Home Office Business Deduction

If you use a portion of your home exclusively and regularly for the use of a business, you may be eligible to claim the home office business deduction on schedule A, C, or F. Whether you are employed or self-employed, the real question lies in whether your home office is your principal place of business.

If your home office qualifies as your principal place of business it is the primary place where your trade or business is conducted or where you meet with patients or clients in the regular course of your business. It may also qualify if it is regularly and exclusively used for administrative or management activities associated with your business. Activities that may be considered administrative are bookkeeping, billing, ordering supplies, scheduling appointments, and similar activities. Your home office must be the only place where such activities are completed. However, if you set up a home office for this exact purpose, it may be a beneficial way to take advantage of the home office deduction.

You may also claim a portion of your home for this purpose if it is used for storing inventory or product samples. However, for this purpose, your home must be the only fixed location of your business and your business must be selling retail or wholesale products. Otherwise, storing inventory would not be necessary. The “reasonable and necessary” test is one often applied to tax issues. If a question arises about the deductibility of an expense, asking whether the expense is reasonable and necessary in the regular course of business is a good way to determine if a deduction should be taken.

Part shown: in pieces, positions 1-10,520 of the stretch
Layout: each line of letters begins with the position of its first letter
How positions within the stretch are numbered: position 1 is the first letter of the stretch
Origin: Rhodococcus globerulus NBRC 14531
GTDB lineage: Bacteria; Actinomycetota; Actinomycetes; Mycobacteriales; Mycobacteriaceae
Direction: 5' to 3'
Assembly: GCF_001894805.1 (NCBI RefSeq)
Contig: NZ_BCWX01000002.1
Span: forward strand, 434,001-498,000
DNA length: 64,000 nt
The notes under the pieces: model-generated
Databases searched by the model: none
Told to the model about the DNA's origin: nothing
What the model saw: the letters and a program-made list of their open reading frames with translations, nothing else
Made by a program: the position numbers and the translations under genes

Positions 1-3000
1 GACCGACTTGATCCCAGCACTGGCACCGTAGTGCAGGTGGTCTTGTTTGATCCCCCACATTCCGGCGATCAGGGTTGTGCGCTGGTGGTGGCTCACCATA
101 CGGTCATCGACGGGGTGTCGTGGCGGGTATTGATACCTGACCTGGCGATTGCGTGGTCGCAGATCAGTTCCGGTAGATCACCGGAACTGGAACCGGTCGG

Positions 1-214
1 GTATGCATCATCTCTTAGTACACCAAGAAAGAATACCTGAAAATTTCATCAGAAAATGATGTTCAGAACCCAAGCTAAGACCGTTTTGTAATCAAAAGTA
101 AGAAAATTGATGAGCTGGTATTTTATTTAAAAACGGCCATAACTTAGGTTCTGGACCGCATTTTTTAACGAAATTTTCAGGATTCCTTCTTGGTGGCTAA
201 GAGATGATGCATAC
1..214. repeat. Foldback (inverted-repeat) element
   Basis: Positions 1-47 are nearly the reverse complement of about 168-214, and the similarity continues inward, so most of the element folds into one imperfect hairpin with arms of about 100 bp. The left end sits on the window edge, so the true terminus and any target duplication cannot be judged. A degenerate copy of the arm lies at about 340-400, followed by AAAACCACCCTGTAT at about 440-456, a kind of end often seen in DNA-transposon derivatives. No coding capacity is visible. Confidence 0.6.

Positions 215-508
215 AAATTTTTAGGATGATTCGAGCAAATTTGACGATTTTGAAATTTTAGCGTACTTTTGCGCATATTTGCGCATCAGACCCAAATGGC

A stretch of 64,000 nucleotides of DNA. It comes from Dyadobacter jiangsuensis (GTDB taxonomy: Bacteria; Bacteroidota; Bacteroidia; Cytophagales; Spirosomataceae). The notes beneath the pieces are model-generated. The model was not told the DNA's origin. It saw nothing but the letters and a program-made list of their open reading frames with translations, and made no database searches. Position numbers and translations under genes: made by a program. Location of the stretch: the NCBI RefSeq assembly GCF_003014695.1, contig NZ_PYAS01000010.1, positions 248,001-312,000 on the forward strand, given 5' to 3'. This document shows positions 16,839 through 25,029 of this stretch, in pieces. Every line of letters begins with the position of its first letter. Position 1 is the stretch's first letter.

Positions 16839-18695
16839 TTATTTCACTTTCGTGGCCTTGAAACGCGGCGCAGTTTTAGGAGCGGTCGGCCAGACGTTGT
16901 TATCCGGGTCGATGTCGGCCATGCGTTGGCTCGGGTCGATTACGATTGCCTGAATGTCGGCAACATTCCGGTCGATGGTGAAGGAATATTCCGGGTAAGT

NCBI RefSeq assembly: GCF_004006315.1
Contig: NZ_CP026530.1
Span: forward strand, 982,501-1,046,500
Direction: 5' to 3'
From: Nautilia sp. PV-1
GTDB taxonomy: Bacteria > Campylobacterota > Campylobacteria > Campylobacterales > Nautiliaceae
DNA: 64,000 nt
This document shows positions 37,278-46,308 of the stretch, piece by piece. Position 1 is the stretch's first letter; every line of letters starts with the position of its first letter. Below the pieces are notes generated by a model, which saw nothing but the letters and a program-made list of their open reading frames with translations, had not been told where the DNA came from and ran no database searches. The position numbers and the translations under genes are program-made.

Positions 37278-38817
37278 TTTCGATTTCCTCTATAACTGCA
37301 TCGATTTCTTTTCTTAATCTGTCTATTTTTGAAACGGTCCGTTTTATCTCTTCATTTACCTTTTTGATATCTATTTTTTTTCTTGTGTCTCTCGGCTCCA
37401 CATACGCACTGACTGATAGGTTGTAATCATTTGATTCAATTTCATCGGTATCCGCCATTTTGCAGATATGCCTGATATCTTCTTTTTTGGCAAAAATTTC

There are also special allowances for your home if it is used as a daycare facility on a regular basis. To qualify for this aspect of the deduction, your business must be a licensed or certified daycare facility. With this exception, areas that are used for personal and business uses may still be deductible even though the area is not “exclusive”.

For years, the home office business deduction was considered a red flag to the Internal Revenue Service and would cause further scrutiny of your return. However, this is no longer necessarily the case. As long as you are diligent in complying with all of the tax regulations, you should have nothing to worry about. Nevertheless, it is a good idea to read publication 4035, Home-Based Business Tax Avoidance Schemes, to be sure you are not crossing a line with your home office or other home business deductions. It is important that you not claim personal expenses as business expenses or inflate your expenses to lessen your tax burden. This is one of the primary reasons home-based businesses once received scrutiny.

If you are self-employed, you would claim the home office business deduction on schedule C; however, if you are employed, schedule A should be used as an employment expense. If your home office is used for the purpose of a farm, schedule F would be used.

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